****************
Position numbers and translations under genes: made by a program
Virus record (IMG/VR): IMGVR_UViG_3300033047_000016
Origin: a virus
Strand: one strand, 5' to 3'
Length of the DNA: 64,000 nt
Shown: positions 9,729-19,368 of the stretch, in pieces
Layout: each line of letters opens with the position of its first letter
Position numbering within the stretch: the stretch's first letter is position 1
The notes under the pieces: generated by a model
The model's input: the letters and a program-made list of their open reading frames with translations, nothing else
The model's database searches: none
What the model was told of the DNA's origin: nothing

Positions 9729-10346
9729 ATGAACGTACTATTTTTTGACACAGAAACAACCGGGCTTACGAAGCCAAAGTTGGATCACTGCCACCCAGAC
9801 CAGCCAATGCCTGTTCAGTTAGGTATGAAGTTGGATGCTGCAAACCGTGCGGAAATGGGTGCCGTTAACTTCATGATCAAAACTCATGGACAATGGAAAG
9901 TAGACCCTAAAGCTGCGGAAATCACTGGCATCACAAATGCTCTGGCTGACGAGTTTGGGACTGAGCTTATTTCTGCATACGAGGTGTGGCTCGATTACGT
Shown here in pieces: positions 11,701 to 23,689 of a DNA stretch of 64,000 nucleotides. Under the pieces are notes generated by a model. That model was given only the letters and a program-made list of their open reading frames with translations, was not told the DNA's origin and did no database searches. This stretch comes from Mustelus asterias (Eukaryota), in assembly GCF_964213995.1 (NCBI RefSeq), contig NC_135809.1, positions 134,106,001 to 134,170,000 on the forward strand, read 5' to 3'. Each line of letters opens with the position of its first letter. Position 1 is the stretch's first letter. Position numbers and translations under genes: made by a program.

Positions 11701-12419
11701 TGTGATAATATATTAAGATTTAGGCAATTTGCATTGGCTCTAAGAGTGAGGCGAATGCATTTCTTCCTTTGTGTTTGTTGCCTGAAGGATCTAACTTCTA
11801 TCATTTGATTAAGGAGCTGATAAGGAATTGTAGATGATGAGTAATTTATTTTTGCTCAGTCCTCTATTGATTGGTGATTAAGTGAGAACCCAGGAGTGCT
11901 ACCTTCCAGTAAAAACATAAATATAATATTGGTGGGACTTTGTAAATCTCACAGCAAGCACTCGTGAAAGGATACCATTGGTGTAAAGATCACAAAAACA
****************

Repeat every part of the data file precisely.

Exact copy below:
Position numbers and translations under genes: made by a program
Virus record (IMG/VR): IMGVR_UViG_3300033047_000016
Origin: a virus
Strand: one strand, 5' to 3'
Length of the DNA: 64,000 nt
Shown: positions 9,729-19,368 of the stretch, in pieces
Layout: each line of letters opens with the position of its first letter
Position numbering within the stretch: the stretch's first letter is position 1
The notes under the pieces: generated by a model
The model's input: the letters and a program-made list of their open reading frames with translations, nothing else
The model's database searches: none
What the model was told of the DNA's origin: nothing

Positions 9729-10346
9729 ATGAACGTACTATTTTTTGACACAGAAACAACCGGGCTTACGAAGCCAAAGTTGGATCACTGCCACCCAGAC
9801 CAGCCAATGCCTGTTCAGTTAGGTATGAAGTTGGATGCTGCAAACCGTGCGGAAATGGGTGCCGTTAACTTCATGATCAAAACTCATGGACAATGGAAAG
9901 TAGACCCTAAAGCTGCGGAAATCACTGGCATCACAAATGCTCTGGCTGACGAGTTTGGGACTGAGCTTATTTCTGCATACGAGGTGTGGCTCGATTACGT
Shown here in pieces: positions 11,701 to 23,689 of a DNA stretch of 64,000 nucleotides. Under the pieces are notes generated by a model. That model was given only the letters and a program-made list of their open reading frames with translations, was not told the DNA's origin and did no database searches. This stretch comes from Mustelus asterias (Eukaryota), in assembly GCF_964213995.1 (NCBI RefSeq), contig NC_135809.1, positions 134,106,001 to 134,170,000 on the forward strand, read 5' to 3'. Each line of letters opens with the position of its first letter. Position 1 is the stretch's first letter. Position numbers and translations under genes: made by a program.

Positions 11701-12419
11701 TGTGATAATATATTAAGATTTAGGCAATTTGCATTGGCTCTAAGAGTGAGGCGAATGCATTTCTTCCTTTGTGTTTGTTGCCTGAAGGATCTAACTTCTA
11801 TCATTTGATTAAGGAGCTGATAAGGAATTGTAGATGATGAGTAATTTATTTTTGCTCAGTCCTCTATTGATTGGTGATTAAGTGAGAACCCAGGAGTGCT
11901 ACCTTCCAGTAAAAACATAAATATAATATTGGTGGGACTTTGTAAATCTCACAGCAAGCACTCGTGAAAGGATACCATTGGTGTAAAGATCACAAAAACA